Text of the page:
Every child is an artist. The problem is how to remain an artist once he grows up. ~Pablo Picasso
One of my goals this year is to explore creativity, both in myself and in my children. I love being creative. I love creative things. But I often do not let myself explore creativity, because while my inner creator might long to write or sing or take a walk in the woods, my inner dictator insists that I fold laundry or mop my kitchen floor or slice my way through clutter. It seems I have forgotten how to be an artist.
If I am not very good at allowing my soul room to breathe the free air of creativity, then you can also accurately guess that sometimes I am not very good at letting my children loose in creativity’s fresh air, either. My children, as children thankfully are, are of course capable of creating on their own, and they do. They like to draw and build and explore. I long to foster creativity alongside them, but my tendency is to promise that of course I will play a game/draw a picture/explore the woods as soon as I have cleaned the house/cooked dinner /tackled my to-do list. The thing is, my house is never clean enough, dinner happens to happen every single night, and my to-do list is of legendary length. I read them stories at night and then crawl into my bed with my book and sigh, because yet another day has passed, and I have paid more homage to duty than to creativity.
This year, I resolve to shift my allegiance a bit more in the direction of creativity and to give my dictator of duty a bit of a well-deserved break. Right before the New Year, I came upon Julia Cameron’s new book, The Artist’s Way for Parents. I love Julia Cameron. I have started following the principles of The Artist’s Way, oh, about 17 times, and I always get stuck on the fact that I can’t seem to do morning pages and artist’s dates and homework assignments perfectly. So I have quit, oh, about 17 times. The Artist’s Way is technically a 12-week program. My goal is to get through it in 52 weeks. That way, I can go slowly, and I don’t have to be perfect, and I don’t have to completely freak out when I haven’t been able to tick “BE CREATIVE!” off of my to-do list. (I suppose that turning creativity into duty might, perhaps, negate its healing benefits?!)
Anyway, so I decided that in addition to meandering my way through The Artist’s Way, I would also follow the principles in The Artist’s Way for Parents. So far, I am all the way through the introduction AND the first chapter. I’m practically an expert. One key feature of both The Artist’s Way and The Artist’s Way for Parents is the idea of going on an artist’s date. In The Artist’s Way, this involves a (blissfully) solitary date. You might want to read poetry in a coffee shop or meander alone through an art museum or dig for a literary treasure in a used bookstore. I really (really) like this idea of an artist’s date, although I’m really (really) bad about actually implementing it (see above “dictator of duty”). In The Artist’s Way for Parents, parents are encouraged to take their kiddos out on an artist date and do something creative with them.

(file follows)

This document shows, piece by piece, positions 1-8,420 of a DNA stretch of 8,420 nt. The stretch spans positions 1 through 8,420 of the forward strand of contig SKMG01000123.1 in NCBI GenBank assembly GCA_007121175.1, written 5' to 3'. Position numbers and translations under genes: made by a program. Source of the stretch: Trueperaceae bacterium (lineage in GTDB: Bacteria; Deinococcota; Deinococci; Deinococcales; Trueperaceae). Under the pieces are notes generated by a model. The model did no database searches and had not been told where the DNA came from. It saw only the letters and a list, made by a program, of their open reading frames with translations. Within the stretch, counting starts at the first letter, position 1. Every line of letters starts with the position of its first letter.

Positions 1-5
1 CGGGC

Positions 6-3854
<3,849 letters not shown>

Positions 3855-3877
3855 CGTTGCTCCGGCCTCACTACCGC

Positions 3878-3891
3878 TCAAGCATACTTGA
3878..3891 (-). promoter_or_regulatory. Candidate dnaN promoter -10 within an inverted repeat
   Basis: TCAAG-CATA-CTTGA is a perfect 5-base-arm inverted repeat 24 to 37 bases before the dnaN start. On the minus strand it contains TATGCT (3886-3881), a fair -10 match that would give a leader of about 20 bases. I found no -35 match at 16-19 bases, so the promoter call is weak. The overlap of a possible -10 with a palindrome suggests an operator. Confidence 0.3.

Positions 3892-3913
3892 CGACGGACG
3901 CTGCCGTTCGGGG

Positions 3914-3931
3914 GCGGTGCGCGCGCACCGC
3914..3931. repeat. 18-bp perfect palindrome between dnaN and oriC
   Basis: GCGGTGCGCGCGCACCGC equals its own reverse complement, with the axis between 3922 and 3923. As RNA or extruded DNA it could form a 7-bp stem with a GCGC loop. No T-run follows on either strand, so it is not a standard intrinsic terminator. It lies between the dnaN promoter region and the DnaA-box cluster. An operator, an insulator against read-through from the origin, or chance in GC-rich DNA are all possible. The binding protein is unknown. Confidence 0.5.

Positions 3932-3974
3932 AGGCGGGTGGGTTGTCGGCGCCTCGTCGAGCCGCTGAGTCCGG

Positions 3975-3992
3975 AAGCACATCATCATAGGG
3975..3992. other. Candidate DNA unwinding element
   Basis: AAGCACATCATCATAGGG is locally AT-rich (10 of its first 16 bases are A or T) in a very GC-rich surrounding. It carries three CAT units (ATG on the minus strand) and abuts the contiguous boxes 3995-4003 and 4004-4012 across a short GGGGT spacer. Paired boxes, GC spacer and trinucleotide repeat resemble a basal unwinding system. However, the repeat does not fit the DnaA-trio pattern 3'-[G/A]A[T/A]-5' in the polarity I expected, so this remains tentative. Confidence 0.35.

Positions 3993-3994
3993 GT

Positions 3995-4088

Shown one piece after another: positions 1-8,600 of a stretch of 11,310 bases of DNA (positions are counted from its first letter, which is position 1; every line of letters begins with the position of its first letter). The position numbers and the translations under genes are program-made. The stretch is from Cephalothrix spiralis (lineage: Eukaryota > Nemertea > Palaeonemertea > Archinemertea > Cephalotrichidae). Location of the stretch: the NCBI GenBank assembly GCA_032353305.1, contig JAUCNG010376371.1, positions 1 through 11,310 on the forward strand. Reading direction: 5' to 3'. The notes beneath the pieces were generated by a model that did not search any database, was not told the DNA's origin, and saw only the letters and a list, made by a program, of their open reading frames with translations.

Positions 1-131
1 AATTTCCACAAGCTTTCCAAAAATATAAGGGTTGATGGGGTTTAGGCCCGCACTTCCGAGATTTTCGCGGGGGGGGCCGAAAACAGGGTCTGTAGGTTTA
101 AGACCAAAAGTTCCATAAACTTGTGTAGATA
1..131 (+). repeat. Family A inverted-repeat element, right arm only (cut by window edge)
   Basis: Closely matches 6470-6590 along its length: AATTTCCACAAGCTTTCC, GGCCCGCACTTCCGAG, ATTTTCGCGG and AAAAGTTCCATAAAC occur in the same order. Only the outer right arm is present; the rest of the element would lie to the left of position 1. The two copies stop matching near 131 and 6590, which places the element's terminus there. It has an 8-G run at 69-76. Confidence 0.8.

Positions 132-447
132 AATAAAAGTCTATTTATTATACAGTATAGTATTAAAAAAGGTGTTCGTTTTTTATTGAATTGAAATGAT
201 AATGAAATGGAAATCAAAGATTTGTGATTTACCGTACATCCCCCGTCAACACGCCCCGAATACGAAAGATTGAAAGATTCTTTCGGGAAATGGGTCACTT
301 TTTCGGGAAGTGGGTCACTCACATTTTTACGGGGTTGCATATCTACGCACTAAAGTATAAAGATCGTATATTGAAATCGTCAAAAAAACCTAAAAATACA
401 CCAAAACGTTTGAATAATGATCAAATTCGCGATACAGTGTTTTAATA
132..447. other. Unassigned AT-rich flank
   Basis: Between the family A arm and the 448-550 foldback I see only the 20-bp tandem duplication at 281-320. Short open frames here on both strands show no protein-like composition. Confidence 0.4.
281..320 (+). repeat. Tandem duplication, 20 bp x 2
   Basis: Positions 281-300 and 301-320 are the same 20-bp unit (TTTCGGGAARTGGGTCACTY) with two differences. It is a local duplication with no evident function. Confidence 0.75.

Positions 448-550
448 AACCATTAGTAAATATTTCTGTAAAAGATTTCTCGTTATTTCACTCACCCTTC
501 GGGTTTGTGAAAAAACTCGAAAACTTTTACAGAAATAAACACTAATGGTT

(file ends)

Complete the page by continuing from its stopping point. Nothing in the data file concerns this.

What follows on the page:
One day I thought that I might look up ideas out taking my kids out on artist’s dates, because, to be painfully honest, I couldn’t get past generic ideas like
Play a game.
Put together a puzzle.
Go on a walk through the woods.
Visit a park
(I am losing any sort of expertise you thought I might have in the creativity department with that list, aren’t I?)
What I found on a website that, thank-you-Jesus, I can no longer find, nearly made me choke. I started to get dizzy when I was halfway down the supply list. I didn’t even know what some of the supplies on the list even were. Also, I think that one requirement was a glue gun, and I don’t even own a glue gun.
(And right there I lost you, didn’t I? What kind of mom doesn’t even own a glue gun?)
I don’t even think I need to say this at this point, but I will: I am not a crafty person (you are shocked, aren’t you?). I don’t like crafty things. Pinterest boards generally make me want to crawl into a hole and die, because while I would like to be that mother and person and creator, I’m just not.
But—and this is the important part for me to remember—that doesn’t mean I’m not an artist.
I am an artist who doesn’t own a glue gun and who would rather stab herself with a paintbrush than actually paint with it.
But I do love to create.
I create with words.
Sometimes I create with pictures—not in drawing or painting them, but in using filters on my Instagram app (let’s pretend that counts).
And with my kids, I can create without a glue gun.
We can write a poem or silly story together.
We can walk through the woods and take pictures.
We can go on a scavenger hunt through an art gallery.
We can explore used bookstores.
We can sit in a coffee shop and sip hot cocoa foamy with whipped cream and write or draw in our journals.
I could even get really brave one of these days and actually glue or paint.
I would love a little help adding to my list. Do you have any ideas? How do you create space to be an artist, even though you are all grown up? What do you create in solitude? What do you create with your kiddos? Julia Cameron writes that in “Fostering our children’s creativity, we are fostering our children’s spirituality as well” (5).
How could we intertwine our spirituality with our creativity?
I think God is gently smiling at me as I struggle with embracing the whimsical, creative soul inside of me. He is, after all, the Creator of this massive, beautiful, messy universe.
And you know what?
I bet he doesn’t even own a glue gun.